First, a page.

What if Hijabis went around sending messages to brothers about their hijab.
"Brother.. Your hijab isn’t really hijab man. From the women you reblog you obviously don’t lower you gaze, and your beard.. is that even a beard? Don’t even get me started on your pants not being above your ankles.
With love and respect your sister in Islam.”
Lots of controversy over a two minute video! Thinking of writing a post on this… in the meantime check out all these articles about it. Will update as more articles start popping up.
Articles in Support
- Noor Tagouri’s Facebook Status
- "Somewhere on the Internet, Muslim Women are Being Shamed" - Alt Muslim
- “Somewhereinamerica” - UKhan
- “#MIPSTERZ Some Thoughts On a Video That Has Everyone Talking” - Nafia
- Photographic Analysis of Somewhere in America - A Year of Noor
- “Mipsterz - Only In America” - Saja Al
Articles in The Negative
- "Somewhere in America, Muslim Women Are Cool" Sana Saeed Islamic Monthly
- Dr. Suad Abdul Khabeer
- “‘Somewhere in America and the Socio-Economic Divisions’ it Reinforces” - Noor Hasan
- "This is Not My Hijab" - Fatimah Waseem
- "Down the Lizard Hole" - Imam Shadee Elmasry
- "While I Was Sleeping" - iamthpoppyflower
Articles Somewhere In Between
I regret that you probably approached the project with full agency and command over your choices but are being treated like brain-washed children who never even realized the evil sexist stereotyping you would be perpetuating. It’s ridiculous that you are expected to portray yourselves as others want to see you, and not as you chose to. It sucks that feminists are breaking you down as a slap in the face of Muslim feminism itself, and that you have been branded as lending credence to orientalist portrayals of Muslim women (though in my estimation you’re destroying such paradigms). It’s embarrassing that you are being accused of being too American, when in fact you probably are American, and there’s nothing wrong with an American Islam.
I’m sorry that in the span of a few minutes you were expected not just to express who you are, but who we all are, every single class of Muslimah, of every racial and socioeconomic background, dressed in the million ways we dress, doing the million things we do. I apologize that even though you may be from working-class backgrounds and be hard-working young ladies who have never been handed a thing in your life, you’re being accused of normalizing wealth and materialism by a college student, and people are taking it seriously.
I am most ashamed that your imaan is being judged and your choice of clothing, shoes and makeup are being dissected and discussed in a way that no one would want for their own sister or daughter. We have an illness, us Muslims. We like to publicly humiliate our girls by pointing out where we think they’ve failed in their religious practice. We don’t do this to our men, ever. I’ve seen dozens of photographs and memes with the caption “this is not hijab, sister,” as if anyone would actually publicly do that to their own sister. I’m sorry that you have to put up with awful judgments from both non-Muslims and Muslims. I hope it doesn’t push you away from Islam, and I’m sorry that your appearance and behavior has become a litmus test for the state of our community."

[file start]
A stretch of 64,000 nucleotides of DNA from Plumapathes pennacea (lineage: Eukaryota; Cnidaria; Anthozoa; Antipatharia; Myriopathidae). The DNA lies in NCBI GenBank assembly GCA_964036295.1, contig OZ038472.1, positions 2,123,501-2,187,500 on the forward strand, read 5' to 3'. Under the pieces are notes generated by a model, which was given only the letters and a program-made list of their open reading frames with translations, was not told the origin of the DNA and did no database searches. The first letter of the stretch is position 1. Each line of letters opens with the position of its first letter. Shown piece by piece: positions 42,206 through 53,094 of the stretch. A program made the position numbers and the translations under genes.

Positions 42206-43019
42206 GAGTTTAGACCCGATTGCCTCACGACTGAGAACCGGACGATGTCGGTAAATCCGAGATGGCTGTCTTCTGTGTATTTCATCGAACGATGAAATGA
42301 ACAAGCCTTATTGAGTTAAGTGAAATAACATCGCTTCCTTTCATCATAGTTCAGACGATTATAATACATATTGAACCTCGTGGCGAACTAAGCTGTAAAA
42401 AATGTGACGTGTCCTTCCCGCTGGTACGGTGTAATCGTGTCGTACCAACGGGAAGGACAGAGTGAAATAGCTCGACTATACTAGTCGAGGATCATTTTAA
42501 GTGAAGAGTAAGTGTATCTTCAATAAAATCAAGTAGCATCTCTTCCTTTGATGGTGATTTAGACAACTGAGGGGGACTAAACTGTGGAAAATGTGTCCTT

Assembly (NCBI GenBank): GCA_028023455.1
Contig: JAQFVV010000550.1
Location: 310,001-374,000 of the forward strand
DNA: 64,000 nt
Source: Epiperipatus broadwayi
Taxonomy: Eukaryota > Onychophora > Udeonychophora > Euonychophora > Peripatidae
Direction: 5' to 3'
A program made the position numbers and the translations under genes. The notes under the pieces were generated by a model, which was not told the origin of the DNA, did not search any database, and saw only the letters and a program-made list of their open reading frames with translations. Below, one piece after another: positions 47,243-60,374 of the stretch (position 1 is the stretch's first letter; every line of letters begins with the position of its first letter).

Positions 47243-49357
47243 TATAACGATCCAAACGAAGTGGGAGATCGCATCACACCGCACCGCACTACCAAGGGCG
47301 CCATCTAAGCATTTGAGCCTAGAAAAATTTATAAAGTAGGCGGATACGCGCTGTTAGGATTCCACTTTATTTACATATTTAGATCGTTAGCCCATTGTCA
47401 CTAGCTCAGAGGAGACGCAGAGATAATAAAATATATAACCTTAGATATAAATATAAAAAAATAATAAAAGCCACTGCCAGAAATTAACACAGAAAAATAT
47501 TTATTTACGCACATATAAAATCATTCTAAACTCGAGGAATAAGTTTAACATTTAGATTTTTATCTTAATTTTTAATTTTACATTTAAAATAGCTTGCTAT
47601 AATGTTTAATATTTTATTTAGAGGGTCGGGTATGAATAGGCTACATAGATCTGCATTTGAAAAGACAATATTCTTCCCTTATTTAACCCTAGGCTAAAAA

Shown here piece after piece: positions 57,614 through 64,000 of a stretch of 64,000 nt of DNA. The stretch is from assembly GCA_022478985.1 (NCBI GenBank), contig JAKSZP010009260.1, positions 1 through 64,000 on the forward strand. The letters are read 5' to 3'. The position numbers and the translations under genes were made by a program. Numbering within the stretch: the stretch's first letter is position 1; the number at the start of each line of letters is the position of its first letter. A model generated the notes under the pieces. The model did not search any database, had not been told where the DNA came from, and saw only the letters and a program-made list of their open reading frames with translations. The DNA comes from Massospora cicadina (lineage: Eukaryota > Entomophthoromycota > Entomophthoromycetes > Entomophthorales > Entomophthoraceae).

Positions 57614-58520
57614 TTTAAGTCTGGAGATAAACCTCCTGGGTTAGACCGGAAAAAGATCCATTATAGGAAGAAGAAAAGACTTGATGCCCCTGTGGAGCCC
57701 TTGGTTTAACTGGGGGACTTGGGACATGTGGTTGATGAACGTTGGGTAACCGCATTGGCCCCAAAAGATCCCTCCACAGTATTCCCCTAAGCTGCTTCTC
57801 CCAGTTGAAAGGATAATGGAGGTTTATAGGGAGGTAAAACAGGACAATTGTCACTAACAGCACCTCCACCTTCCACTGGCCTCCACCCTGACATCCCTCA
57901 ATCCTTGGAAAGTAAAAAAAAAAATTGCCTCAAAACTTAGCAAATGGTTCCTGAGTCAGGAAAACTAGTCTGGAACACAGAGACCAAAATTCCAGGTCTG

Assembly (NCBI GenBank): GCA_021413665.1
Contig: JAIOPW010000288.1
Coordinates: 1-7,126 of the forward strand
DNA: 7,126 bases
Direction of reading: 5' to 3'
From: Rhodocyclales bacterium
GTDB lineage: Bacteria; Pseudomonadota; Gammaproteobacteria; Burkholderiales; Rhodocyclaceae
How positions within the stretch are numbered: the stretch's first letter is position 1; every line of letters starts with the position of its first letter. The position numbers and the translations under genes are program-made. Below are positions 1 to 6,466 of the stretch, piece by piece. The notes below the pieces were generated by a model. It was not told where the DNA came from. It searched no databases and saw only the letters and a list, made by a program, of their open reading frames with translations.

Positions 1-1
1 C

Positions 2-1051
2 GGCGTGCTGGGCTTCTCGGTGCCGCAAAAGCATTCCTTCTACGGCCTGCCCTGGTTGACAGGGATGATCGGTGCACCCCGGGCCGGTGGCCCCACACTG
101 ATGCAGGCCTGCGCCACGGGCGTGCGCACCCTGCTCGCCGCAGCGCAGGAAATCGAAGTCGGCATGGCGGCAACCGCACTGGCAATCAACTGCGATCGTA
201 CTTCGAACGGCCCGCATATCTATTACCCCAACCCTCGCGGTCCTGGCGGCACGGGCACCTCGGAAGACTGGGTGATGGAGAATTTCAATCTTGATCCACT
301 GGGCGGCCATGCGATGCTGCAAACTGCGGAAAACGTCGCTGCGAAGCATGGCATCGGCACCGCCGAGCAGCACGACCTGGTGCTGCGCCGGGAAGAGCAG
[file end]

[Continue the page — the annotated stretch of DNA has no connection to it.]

Misogyny is thinking that the hijab is the biggest concern for Muslim women around the world.
"When I was about 20 years old, I met an old pastor’s wife who told me that when she was young and had her first child, she didn’t believe in striking children, although spanking kids with a switch pulled from a tree was standard punishment at the time. But one day, when her son was four or five, he did something that she felt warranted a spanking–the first in his life. She told him that he would have to go outside himself and find a switch for her to hit him with.
The boy was gone a long time. And when he came back in, he was crying. He said to her, “Mama, I couldn’t find a switch, but here’s a rock that you can throw at me.”
All of a sudden the mother understood how the situation felt from the child’s point of view: that if my mother wants to hurt me, then it makes no difference what she does it with; she might as well do it with a stone.
And the mother took the boy into her lap and they both cried. Then she laid the rock on a shelf in the kitchen to remind herself forever: never violence. And that is something I think everyone should keep in mind. Because if violence begins in the nursery one can raise children into violence.”"
make sure you are drinking enough water, everyone.